Warning: If the test is positive, do NOT initiate naltrexone therapy. Repeat the challenge in 24 hours. If the test is negative, naltrexone therapy may be started if no other contraindications are present. If there is any doubt about the result of the test, hold naltrexone hydrochloride tablets and repeat the challenge in 24 hours.
A flexible approach to a dosing regimen may need to be employed in cases of supervised administration. Thus, patients may receive 50 mg of naltrexone hydrochloride every weekday with a 100 mg dose on Saturday, 100 mg every other day, or 150 mg every third day. The degree of blockade produced by naltrexone hydrochloride may be reduced by these extended dosing intervals.
There may be a higher risk of hepatocellular injury with single doses above 50 mg, and use of higher doses and extended dosing intervals should balance the possible risks against the probable benefits (see WARNINGS).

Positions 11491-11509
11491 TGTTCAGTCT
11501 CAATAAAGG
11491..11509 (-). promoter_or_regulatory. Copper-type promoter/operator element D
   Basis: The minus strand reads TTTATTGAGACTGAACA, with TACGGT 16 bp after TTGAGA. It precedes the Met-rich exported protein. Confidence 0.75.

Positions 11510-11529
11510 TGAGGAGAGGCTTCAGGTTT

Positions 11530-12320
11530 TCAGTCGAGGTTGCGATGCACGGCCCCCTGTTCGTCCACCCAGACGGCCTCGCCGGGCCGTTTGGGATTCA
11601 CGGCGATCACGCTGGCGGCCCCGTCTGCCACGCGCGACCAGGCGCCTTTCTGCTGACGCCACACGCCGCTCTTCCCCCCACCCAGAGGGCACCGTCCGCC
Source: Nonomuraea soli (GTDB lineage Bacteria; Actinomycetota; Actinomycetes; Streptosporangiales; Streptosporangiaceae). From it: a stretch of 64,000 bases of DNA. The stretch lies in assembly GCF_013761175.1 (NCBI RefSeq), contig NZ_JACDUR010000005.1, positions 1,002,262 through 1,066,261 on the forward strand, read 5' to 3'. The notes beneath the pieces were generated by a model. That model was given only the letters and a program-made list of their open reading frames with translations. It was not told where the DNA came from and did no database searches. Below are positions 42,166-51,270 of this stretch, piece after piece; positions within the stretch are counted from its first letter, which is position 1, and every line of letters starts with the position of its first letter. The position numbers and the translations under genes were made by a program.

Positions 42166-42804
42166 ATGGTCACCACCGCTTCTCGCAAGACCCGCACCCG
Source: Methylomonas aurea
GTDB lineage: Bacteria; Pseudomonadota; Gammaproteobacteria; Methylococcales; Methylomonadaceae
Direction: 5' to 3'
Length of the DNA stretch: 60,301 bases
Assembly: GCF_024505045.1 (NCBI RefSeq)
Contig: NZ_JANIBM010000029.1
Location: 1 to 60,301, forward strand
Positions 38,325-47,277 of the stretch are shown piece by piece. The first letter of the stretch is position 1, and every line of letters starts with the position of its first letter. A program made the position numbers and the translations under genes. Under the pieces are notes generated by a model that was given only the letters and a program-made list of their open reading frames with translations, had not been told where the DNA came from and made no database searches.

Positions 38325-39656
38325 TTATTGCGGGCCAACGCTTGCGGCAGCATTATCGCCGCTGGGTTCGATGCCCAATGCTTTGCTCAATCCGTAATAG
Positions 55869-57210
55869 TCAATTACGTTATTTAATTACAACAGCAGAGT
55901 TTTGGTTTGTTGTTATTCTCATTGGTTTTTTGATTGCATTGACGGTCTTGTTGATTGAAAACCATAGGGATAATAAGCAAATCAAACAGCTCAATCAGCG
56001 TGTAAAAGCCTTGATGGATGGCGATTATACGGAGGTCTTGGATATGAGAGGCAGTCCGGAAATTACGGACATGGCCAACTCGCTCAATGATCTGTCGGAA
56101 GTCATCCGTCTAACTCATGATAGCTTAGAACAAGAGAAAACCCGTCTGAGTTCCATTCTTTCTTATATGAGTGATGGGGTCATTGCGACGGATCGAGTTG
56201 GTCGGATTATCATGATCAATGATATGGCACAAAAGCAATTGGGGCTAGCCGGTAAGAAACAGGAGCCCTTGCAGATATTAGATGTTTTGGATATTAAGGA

Naltrexone hydrochloride tablets should be considered as only one of many factors determining the success of treatment. To achieve the best possible treatment outcome, appropriate compliance-enhancing techniques should be implemented for all components of the treatment program, including medication compliance.
Naltrexone Hydrochloride Tablets, USP are available as:
50 mg; yellow, round film-coated tablets, bisected on one side, debossed with “EL” on one side of the bisect and “15” on the other side of the bisect. They are available in bottles of:
Store at 20° to 25°C (68° to 77°F) [See USP Controlled Room Temperature].
Dispense in a tight, light-resistant container as defined in the USP, with a child-resistant closure (as required). Protect from light.
KEEP THIS AND ALL MEDICATIONS OUT OF THE REACH OF CHILDREN.
These are not all the possible side effects of Naltrexone Hydrochloride Tablets, USP. Call your doctor for medical advice about side effects. You may report side effects to AvKARE, Inc. at 1-855-361-3993 or to FDA at 1-800-FDA-1088. For more information go to www.avkare.com.
For inquiries call AvKARE, Inc. at 1-855-361-3993 or e-mail
Pulaski, TN 38478
Mfg. Rev. 08/17
AV Rev. 10/18 (P)